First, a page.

About the different types of hypothyroid medications
Learn here about different thyroid medications for hypothyroid treatment!
MOST PROBLEMATIC: 1) Synthetic T4-only: Names include Synthroid, Levothyroxine/Levo, Tirosent, Oroxine, Extroxin and more.
These are hypothyroid meds first brought out in the 1960’s which represent only the thyroid storage hormone T4, one of five known thyroid hormones made by a healthy thyroid. T4 is meant to convert to T3–the latter the most active thyroid hormone. T4-only meds are taken once a day. They are the most problematic of hypothyroid treatments, based on years of patient reports and experiences. Some feel better at first with these medications; some never do feel better, possibly due to certain genetic mutations. Nearly all on T4-only have issues related to being forced to live for conversion alone. Even those who feel better usually run into problems, sooner or later. Read Chapter 1 in the revised STTM book–it will open your eyes. For more info, go here.
2) Synthetic T3-only: Names include Cytomel, Cynomel, Tertroxin, Linomel, Cyronine, Unipharma, Ti-Tre, Tironina, Tiromel, Trijodthyronin and more.
This medication represents the active thyroid hormone T3–the hormone which brings back energy, metabolism, good health, etc. A healthy thyroid also gives direct T3 in addition to conversion of T4 to T3. If one is on T3-only, it’s generally taken three times a day, such as morning, then four hours later, then four hours later. Some will take a tiny amount at bedtime, but it’s individual. T3-only has a short half-life, thus multi-dosing. Using T3-only is about finding one’s optimal dose, which tends to put the free T3 at the top of the range, along with good iron and cortisol levels. If one raises T3-only without having optimal levels of iron or cortisol, the free T3 tends to go high without relief of symptoms. Treatment with T3 is never about the TSH, which will drop quite low and is not a problem as doctors wrongly claim. It’s a rougher treatment than having some additional T4 in one’s treatment. Some people will add T3 to lower doses of NDT (#4 below) if they find themselves with high reverse T3, the inactive hormone—which will go up due to chronic inflammation, Lyme disease, low iron, etc. .Others have RT3 so high that they go solely on T3-only for awhile.
HONORABLE MENTION: 3) Combination of the above Synthetic T4 and Synthetic T3
These are generally combined and taken twice a day at a minimum to spread out the direct T3, such as first thing in the morning, then early afternoon. Works well if raised to find one’s optimal dose, the latter which puts the free T3 towards the top part of the range and free T4 mid-range. Optimal will also lower the TSH quite low, which is NOT a problem. Important to have adequate iron and cortisol to avoid problems with raising. Preferred by those who might have reasons to avoid porcine or bovine meds as in #4 below.
This treatment has been around the longest–since the late 1800’s. Most NDT comes from porcine (pig) thyroid; many over the counter versions come from bovine (cow). It contains all five thyroid hormones, T4, T3, T2, T1 and calcitonin. NDT powder usually meets the strict guidelines of the US Pharmacopoeia. By years of reported experiences, NDT seems to give the best results, and needs to be used correctly and raised appropriately. Good iron levels and cortisol are important to avoid problems when raising NDT. Optimal puts the free T3 towards the top of the range and the free T4, midrange. The TSH will fall below range on NDT and contrary to the poor training of many doctors, is not a problem. Study Chapter 2 in the revised STTM book about NDT. More here. Note: one of the brands called Naturethroid is now weaker than it used to be.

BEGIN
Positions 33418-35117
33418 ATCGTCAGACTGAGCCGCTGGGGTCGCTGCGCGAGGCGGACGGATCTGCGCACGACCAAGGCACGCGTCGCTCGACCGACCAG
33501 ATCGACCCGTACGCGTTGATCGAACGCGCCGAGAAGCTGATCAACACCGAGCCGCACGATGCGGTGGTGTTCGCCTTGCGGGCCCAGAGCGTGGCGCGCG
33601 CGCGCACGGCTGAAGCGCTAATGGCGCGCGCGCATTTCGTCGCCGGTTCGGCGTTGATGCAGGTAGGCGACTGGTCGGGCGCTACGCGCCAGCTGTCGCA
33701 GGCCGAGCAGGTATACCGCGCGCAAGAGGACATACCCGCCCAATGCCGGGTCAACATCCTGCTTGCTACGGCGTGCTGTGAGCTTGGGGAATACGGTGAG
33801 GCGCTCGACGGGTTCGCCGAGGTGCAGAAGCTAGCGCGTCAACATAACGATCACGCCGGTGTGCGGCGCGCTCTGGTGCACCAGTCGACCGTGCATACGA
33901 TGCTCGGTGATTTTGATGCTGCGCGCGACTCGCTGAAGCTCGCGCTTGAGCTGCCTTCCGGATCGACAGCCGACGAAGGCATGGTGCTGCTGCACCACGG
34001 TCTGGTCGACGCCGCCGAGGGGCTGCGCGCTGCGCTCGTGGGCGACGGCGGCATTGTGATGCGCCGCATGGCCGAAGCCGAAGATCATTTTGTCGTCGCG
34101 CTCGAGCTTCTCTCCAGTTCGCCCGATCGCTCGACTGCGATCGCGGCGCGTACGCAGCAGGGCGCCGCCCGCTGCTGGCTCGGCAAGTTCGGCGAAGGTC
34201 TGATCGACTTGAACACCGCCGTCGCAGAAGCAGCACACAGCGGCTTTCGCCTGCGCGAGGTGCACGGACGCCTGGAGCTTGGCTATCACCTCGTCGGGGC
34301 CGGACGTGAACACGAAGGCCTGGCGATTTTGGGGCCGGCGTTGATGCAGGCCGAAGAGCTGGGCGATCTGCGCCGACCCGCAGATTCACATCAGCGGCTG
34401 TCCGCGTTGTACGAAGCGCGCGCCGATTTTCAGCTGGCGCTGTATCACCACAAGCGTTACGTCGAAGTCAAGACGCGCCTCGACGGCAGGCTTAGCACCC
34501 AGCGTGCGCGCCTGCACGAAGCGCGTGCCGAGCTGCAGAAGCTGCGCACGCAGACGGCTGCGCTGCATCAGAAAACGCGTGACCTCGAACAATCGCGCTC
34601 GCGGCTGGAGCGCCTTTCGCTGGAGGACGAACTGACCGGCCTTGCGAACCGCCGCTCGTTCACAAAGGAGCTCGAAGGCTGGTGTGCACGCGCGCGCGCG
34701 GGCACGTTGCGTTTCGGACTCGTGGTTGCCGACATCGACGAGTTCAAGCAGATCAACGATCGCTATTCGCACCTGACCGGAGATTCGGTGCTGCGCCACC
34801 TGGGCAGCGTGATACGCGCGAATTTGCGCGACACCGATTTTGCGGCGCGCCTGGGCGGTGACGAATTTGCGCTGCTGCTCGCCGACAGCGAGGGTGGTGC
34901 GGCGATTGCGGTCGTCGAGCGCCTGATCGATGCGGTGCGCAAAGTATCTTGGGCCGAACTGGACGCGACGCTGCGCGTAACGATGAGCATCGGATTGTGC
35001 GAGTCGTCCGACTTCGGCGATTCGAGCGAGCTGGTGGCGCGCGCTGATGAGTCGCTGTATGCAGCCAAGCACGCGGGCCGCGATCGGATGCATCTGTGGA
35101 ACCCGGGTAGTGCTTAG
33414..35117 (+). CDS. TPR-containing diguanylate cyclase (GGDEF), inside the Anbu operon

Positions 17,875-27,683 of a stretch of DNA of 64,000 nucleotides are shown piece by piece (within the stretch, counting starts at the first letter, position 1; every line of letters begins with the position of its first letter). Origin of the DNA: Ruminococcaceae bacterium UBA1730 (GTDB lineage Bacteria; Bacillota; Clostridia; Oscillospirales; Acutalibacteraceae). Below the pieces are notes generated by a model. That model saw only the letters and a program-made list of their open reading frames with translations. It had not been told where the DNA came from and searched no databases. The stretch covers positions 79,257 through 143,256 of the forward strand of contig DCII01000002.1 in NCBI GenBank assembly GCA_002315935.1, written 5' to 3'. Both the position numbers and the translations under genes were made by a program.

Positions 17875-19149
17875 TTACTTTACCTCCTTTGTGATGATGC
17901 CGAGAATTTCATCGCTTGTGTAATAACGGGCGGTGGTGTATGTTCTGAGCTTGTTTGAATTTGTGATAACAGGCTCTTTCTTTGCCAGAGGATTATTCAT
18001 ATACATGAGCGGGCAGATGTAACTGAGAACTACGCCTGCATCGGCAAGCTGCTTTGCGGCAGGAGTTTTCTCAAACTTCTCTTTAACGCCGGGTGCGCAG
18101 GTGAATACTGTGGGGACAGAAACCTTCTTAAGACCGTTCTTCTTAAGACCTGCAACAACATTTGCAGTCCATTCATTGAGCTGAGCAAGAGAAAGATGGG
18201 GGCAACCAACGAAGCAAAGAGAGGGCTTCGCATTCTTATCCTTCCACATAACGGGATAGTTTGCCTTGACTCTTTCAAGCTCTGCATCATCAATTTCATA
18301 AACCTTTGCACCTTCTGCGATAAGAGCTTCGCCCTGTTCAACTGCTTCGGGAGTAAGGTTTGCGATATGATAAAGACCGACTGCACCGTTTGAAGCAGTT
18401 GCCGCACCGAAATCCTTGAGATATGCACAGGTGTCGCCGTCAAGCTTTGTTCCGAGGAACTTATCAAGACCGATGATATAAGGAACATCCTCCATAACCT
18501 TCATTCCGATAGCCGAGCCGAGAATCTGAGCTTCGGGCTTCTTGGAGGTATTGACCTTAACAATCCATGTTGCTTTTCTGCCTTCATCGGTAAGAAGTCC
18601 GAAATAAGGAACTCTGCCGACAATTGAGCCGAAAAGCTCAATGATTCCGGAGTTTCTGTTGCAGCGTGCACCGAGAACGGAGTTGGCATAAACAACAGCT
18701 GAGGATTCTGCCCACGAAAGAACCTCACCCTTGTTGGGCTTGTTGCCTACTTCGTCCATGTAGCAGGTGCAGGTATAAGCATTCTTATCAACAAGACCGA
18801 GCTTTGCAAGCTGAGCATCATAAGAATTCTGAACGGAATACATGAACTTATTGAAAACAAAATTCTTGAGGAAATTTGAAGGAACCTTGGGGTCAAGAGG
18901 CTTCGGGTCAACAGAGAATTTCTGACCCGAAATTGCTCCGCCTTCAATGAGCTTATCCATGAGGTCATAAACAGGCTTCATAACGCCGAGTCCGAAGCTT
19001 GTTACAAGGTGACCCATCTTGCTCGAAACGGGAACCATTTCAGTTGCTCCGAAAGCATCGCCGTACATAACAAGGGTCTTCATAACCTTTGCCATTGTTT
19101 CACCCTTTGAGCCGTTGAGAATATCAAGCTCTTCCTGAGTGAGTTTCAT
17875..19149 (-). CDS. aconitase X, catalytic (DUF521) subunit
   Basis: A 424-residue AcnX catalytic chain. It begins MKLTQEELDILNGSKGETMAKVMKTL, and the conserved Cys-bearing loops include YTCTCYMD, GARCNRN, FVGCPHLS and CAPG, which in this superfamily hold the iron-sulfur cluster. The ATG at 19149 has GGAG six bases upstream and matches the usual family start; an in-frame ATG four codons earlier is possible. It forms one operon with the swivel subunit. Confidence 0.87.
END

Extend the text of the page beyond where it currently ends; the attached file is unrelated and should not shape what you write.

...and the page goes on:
- If NDT is the most effective, why did I NOT do well on it? Answer is here, i.e. you stayed on too low a dose (common mistake) or it was revealing inadequate iron or a cortisol problem.
- I felt great on T4-only, so why are you saying it’s the most problematic? Yes, some outright do better on T4-only than others. But it eventually backfires, as there are too many issues which can cause problems forcing your body to live for conversion alone, ranging from any kind of illness, stress, genetic mutations, even age. Additionally, many patients who were once on T4-only look back and say “No, I really wasn’t as great as I said I was.” Read more here.
- My doctor has me on T4-only. Why should I trust you over my doctor? Stop the Thyroid Madness (STTM) represents years of reported patient experiences and the wisdom they have gained from those experiences. Unfortunately, too many doctors aren’t listening well to millions of patients.
- Why not just the two synthetics i.e. both T3 and T4? They do work if one is optimal and explained above! Definitely go for it. But over the years, a large body patients who switched from the two synthetics to NDT reported they felt even better! That impressed us, so STTM reports it.
- Do I need to add T4 to NDT? It’s really not necessary. NDT is 80% T4 already. We just raise NDT until optimal–the latter which puts the free T3 towards the top and the free T4 mid-range. But if you want to add T4 to NDT, might want to be careful, as adding too much will increase RT3, the inactive hormone. Some add T4 to a lower dose of NDT because they feel the T3 was too powerful…but that may be more about having a stressed liver, or reacting because of inadequate iron and/or a cortisol problem.